The Magician And The Cardsharp


For a time, Kennedy kept up his rigorous daily practice schedule. Kate’s grandson Harold Capper, 70, spent summers as a boy with Kate and Bill and remembers Kennedy sitting at a mirrored dresser with his Bicycle poker cards or kneeling on the living-room floor practicing switching loaded dice in and out of his shooting hand. Then he’d sit Capper down at a table and ask the boy to watch as he stacked the deck, or challenge him to detect his false deals. Capper never did catch him.

But by the fifties, Kennedy had begun to slip. As it has for so many cardsharps before and since, drink got the better of him. Charlie Scott, 70, who ran a poker game with Bill above a liquor store in downtown Harrisonville, remembers how he would play for a few hours and then turn the chair over to Bill. When Scott returned, they’d be deep in the hole. “He’d get drunk and give all the money away,” Scott remembers.

G. J. Clary, 73, inherited Bill, in a sense, from his father, who had gambled with Kennedy in the thirties. Clary beams as he recalls driving around Cass County with Bill in the fifties looking for action. Kennedy would use a piece of canvas cut from his convertible top as a dice blanket, and all they had to do to get a craps game going was to walk up to a farm sale, lay the canvas out on the grass, and start shooting. But Clary also remembers Kennedy’s skills eroding badly. One night Kennedy was so drunk while he shot dice that every time he leaned forward to collect his winnings, his opponents grabbed some cash from between his legs. Neither Scott nor Clary—nor anyone else who knew Bill in those days —had ever heard of Vernon or the center deal.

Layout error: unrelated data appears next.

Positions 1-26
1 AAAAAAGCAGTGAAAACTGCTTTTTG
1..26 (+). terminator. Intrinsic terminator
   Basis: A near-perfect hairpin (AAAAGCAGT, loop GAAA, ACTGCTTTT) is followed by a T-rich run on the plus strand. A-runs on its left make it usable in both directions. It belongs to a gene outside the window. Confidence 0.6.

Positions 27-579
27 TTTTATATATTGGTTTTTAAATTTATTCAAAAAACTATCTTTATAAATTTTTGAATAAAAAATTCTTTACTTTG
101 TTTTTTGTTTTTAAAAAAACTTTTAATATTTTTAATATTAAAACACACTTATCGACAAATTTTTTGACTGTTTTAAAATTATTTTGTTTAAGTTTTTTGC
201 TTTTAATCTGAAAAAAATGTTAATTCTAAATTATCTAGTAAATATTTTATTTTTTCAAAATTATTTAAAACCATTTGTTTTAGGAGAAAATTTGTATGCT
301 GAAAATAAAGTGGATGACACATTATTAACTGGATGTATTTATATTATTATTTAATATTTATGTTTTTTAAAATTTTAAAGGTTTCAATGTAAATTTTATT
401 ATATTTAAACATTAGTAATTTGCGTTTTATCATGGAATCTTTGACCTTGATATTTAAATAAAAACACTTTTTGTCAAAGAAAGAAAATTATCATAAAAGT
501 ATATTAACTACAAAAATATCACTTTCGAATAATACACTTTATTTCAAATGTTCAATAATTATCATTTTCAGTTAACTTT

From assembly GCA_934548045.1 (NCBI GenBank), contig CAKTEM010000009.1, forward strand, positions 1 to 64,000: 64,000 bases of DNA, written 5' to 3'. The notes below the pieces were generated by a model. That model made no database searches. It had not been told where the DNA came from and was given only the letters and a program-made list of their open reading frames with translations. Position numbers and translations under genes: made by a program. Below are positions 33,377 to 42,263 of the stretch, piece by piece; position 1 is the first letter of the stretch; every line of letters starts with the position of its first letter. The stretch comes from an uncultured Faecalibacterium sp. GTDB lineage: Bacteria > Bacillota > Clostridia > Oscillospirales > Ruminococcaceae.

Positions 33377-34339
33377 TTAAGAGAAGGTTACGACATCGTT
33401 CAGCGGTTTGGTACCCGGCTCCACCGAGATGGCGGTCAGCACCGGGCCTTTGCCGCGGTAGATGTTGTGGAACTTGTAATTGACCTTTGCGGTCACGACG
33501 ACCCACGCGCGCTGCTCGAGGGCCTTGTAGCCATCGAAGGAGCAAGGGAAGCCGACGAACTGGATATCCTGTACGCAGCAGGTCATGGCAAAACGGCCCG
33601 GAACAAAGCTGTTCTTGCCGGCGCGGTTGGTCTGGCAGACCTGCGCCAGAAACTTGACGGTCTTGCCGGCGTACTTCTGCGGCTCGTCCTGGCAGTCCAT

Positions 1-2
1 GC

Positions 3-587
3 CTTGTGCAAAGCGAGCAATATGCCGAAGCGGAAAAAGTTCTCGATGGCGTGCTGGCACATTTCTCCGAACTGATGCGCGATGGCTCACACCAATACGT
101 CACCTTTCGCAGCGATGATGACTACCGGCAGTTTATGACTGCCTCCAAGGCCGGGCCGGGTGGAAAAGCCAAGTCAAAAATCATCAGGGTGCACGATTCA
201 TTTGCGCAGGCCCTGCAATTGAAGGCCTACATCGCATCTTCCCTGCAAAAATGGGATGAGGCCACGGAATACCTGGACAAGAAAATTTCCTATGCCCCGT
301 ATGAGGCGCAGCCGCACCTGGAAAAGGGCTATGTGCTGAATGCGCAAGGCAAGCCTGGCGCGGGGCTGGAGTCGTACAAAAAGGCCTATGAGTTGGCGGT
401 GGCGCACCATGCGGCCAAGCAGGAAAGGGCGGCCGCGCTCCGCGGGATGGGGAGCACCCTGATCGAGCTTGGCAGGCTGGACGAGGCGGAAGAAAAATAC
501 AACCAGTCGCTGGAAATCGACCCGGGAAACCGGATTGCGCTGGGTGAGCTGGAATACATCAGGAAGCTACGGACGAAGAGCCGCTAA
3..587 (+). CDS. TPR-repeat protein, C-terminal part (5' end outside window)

Finally, Kennedy found most games in Cass County off-limits, as the gambling action shifted more to private parties and country clubs. His old reputation as a sharp was replaced by a new one as a drunk. But he and Kate Hipsher hung together, and as Scott recalls, she “took care of Bill just like he was a baby.”

By 1960 Kennedy was gravely ill with lung cancer. He died the following March, almost 29 years to the day after Vernon first found him. They sang “Beautiful Isle of Somewhere” and “The Old Rugged Cross” at his funeral and buried him in Pleasant Hill Cemetery without a headstone. His obituary in the Pleasant Hill Times identified the man who perfected the center deal—which Vernon had once written was the “FINEST THING I KNOW” —as a laborer.